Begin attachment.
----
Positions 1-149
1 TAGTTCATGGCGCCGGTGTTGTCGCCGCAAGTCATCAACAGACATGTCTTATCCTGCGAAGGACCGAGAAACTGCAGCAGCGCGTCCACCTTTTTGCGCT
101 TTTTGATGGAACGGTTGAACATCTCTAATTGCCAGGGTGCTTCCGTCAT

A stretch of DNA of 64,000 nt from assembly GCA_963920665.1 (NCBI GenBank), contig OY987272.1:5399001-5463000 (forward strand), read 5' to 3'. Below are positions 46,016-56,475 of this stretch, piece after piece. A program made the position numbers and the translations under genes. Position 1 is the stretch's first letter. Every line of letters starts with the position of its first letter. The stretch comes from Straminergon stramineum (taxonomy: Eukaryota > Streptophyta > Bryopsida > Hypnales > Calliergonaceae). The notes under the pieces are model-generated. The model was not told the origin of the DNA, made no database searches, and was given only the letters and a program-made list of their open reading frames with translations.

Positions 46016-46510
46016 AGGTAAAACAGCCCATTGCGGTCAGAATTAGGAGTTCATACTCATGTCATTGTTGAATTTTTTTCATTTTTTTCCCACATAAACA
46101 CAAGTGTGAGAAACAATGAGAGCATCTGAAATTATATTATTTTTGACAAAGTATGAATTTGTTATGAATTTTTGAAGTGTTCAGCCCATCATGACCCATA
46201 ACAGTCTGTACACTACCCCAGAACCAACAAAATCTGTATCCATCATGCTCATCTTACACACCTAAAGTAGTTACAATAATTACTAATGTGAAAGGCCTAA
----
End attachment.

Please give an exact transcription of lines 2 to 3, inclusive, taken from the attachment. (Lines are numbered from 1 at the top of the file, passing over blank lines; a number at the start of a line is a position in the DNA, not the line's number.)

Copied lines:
1 TAGTTCATGGCGCCGGTGTTGTCGCCGCAAGTCATCAACAGACATGTCTTATCCTGCGAAGGACCGAGAAACTGCAGCAGCGCGTCCACCTTTTTGCGCT
101 TTTTGATGGAACGGTTGAACATCTCTAATTGCCAGGGTGCTTCCGTCAT